The goal of this guide is to show you how to install CentOS 5 on a machine such that the root filesystem is encrypted.
This guide is targeted at intermediate and advanced Linux users and administrators.
Patch mkinitrd to modify the initrd to handle an encrypted drive;
Use LUKS to perform the encryption and provide key/passphrase management;
Use LVM to provide easier drive management, and to allow us to encrypt the entire disk.
Although CentOS's Anaconda doesn't have the ability to create an encrypted root filesystem, we can modify an installed system so that the root filesystem is encrypted. In fact, almost the entire hard drive will be encrypted.
We'll format the spare partition sda2 with LUKS. LUKS allows an encrypted partition to be decrypted on-the-fly for usage as a regular block device. Because it's decrypted and encrypted on-the-fly, nothing unencrypted is stored on the disk.
By installing fresh, this walk-through is much simpler, thus improving your chances for success. Once you've done it once, you can try it on an existing system; you'll know what's normal and what's not, and have a better chance of successful troubleshooting. Remember: always back up your data.
- Some familiarity with installing Linux, preferably Fedora and/or ~CentOS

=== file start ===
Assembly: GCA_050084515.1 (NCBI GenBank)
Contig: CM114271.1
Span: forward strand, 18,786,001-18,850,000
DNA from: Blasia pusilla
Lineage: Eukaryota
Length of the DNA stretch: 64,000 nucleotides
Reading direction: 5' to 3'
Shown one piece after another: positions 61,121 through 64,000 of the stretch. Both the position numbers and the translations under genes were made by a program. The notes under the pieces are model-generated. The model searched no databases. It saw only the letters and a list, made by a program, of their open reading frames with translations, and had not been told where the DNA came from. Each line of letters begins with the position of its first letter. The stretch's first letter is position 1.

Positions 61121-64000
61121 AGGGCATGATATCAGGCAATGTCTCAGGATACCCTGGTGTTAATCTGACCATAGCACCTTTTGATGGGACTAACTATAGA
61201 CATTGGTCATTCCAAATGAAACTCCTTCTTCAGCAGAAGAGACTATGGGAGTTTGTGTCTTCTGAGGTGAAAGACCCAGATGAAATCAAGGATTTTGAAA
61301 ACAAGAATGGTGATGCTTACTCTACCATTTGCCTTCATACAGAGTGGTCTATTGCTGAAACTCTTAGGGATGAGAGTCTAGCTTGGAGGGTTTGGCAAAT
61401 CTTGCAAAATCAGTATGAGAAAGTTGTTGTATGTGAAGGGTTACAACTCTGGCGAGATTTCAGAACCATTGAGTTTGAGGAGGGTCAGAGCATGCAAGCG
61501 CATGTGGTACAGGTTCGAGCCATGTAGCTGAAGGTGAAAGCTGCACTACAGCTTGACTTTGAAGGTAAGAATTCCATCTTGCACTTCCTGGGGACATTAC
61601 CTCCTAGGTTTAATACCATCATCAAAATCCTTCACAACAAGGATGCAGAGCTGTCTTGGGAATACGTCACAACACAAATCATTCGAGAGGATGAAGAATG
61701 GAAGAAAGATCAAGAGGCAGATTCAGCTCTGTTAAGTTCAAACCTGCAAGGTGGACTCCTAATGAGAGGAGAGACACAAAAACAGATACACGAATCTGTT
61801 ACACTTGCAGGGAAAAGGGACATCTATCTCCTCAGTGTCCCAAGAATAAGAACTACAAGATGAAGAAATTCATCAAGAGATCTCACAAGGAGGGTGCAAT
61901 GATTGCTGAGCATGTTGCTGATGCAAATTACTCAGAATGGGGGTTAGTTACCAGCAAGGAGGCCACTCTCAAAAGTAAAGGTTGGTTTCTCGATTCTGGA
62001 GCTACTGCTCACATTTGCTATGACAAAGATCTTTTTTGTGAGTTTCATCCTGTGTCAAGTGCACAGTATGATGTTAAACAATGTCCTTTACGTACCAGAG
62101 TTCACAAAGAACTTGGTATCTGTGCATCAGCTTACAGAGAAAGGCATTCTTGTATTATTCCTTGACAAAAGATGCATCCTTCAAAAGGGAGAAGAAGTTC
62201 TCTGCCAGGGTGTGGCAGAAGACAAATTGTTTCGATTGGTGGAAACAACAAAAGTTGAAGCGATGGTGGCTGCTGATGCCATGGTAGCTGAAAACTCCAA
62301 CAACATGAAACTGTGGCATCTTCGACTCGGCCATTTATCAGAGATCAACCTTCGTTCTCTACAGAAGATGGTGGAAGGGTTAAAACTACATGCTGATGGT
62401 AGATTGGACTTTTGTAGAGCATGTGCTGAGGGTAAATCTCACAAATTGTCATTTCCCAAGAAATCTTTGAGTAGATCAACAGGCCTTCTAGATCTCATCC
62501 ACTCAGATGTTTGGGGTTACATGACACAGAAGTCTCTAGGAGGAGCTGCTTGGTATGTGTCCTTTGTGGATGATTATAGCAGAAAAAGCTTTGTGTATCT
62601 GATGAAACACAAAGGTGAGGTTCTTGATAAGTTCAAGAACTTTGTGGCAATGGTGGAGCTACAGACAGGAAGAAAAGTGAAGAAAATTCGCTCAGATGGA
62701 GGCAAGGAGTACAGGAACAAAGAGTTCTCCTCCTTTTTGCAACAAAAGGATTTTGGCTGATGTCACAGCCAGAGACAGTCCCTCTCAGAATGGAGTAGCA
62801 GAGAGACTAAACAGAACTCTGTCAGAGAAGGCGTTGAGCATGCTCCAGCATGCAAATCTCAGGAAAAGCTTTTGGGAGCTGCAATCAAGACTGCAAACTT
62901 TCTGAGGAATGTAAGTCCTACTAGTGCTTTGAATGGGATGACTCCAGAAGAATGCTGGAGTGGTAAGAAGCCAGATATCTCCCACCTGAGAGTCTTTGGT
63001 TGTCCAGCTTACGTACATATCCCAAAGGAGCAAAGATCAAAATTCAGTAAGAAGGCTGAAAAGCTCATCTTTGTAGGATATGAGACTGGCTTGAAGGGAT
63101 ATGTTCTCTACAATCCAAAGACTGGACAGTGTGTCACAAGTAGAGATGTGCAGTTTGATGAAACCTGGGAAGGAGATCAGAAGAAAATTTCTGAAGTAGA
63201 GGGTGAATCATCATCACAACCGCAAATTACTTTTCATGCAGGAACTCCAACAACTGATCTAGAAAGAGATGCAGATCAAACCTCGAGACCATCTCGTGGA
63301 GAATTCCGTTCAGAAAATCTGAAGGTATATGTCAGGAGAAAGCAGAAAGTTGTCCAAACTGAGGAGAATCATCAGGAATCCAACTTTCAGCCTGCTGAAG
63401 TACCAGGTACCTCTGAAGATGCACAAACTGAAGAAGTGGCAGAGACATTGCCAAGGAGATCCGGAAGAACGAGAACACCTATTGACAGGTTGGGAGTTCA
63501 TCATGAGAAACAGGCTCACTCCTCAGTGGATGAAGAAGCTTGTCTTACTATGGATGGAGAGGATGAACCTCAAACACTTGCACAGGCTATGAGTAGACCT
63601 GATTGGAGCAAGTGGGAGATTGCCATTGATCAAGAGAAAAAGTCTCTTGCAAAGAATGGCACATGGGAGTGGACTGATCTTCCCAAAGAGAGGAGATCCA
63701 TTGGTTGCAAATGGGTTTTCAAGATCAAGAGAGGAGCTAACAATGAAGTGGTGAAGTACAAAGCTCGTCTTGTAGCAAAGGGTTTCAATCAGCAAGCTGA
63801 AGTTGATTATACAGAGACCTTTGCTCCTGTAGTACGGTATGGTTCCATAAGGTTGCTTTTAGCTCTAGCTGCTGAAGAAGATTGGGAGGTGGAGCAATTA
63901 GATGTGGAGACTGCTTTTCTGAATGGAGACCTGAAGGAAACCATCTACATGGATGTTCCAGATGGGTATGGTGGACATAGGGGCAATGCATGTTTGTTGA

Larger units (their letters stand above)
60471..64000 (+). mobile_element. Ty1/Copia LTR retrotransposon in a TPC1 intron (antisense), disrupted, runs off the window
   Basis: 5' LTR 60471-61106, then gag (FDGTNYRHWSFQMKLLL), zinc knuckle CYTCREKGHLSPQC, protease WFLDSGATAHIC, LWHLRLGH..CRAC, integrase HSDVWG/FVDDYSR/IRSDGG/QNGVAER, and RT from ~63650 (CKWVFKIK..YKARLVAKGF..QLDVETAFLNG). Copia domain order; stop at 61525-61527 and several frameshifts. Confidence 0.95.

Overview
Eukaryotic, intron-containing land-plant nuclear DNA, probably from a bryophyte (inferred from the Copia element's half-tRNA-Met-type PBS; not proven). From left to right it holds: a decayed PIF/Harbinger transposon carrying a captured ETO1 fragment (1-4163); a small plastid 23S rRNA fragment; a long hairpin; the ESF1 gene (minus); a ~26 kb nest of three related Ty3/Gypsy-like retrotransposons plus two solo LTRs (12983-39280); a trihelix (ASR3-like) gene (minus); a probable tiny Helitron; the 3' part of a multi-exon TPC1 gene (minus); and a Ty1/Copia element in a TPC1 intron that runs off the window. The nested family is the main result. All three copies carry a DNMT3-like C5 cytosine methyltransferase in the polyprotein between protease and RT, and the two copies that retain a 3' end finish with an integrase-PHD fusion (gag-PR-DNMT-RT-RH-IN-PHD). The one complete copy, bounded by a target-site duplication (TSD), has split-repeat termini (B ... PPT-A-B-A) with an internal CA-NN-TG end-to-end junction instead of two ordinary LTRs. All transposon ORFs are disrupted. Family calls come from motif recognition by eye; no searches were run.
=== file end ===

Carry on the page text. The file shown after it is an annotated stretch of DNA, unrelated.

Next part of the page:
- Some familiarity with using a shell
Understanding of disk partitioning (eg: use of fdisk to change edit partition the table)
- Knowledge of how to edit plain text files
- A PC with at least a 10GB HD
- A CentOS 5.0, or CentOS 5.1 install DVD
- A SystemRescueCD (optional, but very handy to have for recovering after a failed kernel upgrade, mkinitrd patch, etc)
You can not recover a lost password. Do note, though, that LUKS will allow you to have more than one passphrase, more than one key file, or a mixture of passphrases and key files, allowing you to give a different password to a trusted friend or colleague.
LUKS' flexibility also allows a corporate environment to benefit, by allowing the use of a central key for system administrators, while allowing each user to have their own key.
Many of the things you are asked to do in this guide are destructive. If your setup differs at all from what is assumed in here (chances are that it will), then you will likely make a mistake and break/format/delete something. Try this on an unused machine first, then when you succeed, experiment on that machine.
While I've tried to make these instructions relatively simple, they are intended for an intermediate or advanced audience.